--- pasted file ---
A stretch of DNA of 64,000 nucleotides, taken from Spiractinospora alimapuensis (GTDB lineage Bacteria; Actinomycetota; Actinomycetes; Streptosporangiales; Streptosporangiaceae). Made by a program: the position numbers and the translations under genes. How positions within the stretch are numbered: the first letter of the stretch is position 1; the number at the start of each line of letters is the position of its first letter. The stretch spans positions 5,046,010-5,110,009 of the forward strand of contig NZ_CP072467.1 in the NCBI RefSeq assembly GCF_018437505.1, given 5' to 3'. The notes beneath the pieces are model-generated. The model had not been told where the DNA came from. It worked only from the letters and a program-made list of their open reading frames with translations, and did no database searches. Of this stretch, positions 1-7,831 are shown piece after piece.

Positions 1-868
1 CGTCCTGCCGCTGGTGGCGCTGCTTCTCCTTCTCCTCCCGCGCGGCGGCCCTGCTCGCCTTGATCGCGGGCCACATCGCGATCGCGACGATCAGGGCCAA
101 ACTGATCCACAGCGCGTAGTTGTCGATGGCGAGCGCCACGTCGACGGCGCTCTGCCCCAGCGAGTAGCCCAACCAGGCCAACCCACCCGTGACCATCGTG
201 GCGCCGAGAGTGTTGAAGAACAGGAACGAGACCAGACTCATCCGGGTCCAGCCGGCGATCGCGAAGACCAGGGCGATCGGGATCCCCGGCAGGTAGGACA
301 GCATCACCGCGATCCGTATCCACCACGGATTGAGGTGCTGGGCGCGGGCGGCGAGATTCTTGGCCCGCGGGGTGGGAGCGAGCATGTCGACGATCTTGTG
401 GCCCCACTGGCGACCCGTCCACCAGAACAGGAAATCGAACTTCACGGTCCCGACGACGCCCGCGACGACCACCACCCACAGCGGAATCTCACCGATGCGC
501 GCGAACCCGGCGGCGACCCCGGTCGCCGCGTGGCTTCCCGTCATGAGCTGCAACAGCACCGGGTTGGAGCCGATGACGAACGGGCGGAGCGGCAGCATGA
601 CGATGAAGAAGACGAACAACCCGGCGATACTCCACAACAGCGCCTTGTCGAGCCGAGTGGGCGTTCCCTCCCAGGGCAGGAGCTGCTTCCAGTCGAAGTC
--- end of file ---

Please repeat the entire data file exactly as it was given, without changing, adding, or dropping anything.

A stretch of DNA of 64,000 nucleotides, taken from Spiractinospora alimapuensis (GTDB lineage Bacteria; Actinomycetota; Actinomycetes; Streptosporangiales; Streptosporangiaceae). Made by a program: the position numbers and the translations under genes. How positions within the stretch are numbered: the first letter of the stretch is position 1; the number at the start of each line of letters is the position of its first letter. The stretch spans positions 5,046,010-5,110,009 of the forward strand of contig NZ_CP072467.1 in the NCBI RefSeq assembly GCF_018437505.1, given 5' to 3'. The notes beneath the pieces are model-generated. The model had not been told where the DNA came from. It worked only from the letters and a program-made list of their open reading frames with translations, and did no database searches. Of this stretch, positions 1-7,831 are shown piece after piece.

Positions 1-868
1 CGTCCTGCCGCTGGTGGCGCTGCTTCTCCTTCTCCTCCCGCGCGGCGGCCCTGCTCGCCTTGATCGCGGGCCACATCGCGATCGCGACGATCAGGGCCAA
101 ACTGATCCACAGCGCGTAGTTGTCGATGGCGAGCGCCACGTCGACGGCGCTCTGCCCCAGCGAGTAGCCCAACCAGGCCAACCCACCCGTGACCATCGTG
201 GCGCCGAGAGTGTTGAAGAACAGGAACGAGACCAGACTCATCCGGGTCCAGCCGGCGATCGCGAAGACCAGGGCGATCGGGATCCCCGGCAGGTAGGACA
301 GCATCACCGCGATCCGTATCCACCACGGATTGAGGTGCTGGGCGCGGGCGGCGAGATTCTTGGCCCGCGGGGTGGGAGCGAGCATGTCGACGATCTTGTG
401 GCCCCACTGGCGACCCGTCCACCAGAACAGGAAATCGAACTTCACGGTCCCGACGACGCCCGCGACGACCACCACCCACAGCGGAATCTCACCGATGCGC
501 GCGAACCCGGCGGCGACCCCGGTCGCCGCGTGGCTTCCCGTCATGAGCTGCAACAGCACCGGGTTGGAGCCGATGACGAACGGGCGGAGCGGCAGCATGA
601 CGATGAAGAAGACGAACAACCCGGCGATACTCCACAACAGCGCCTTGTCGAGCCGAGTGGGCGTTCCCTCCCAGGGCAGGAGCTGCTTCCAGTCGAAGTC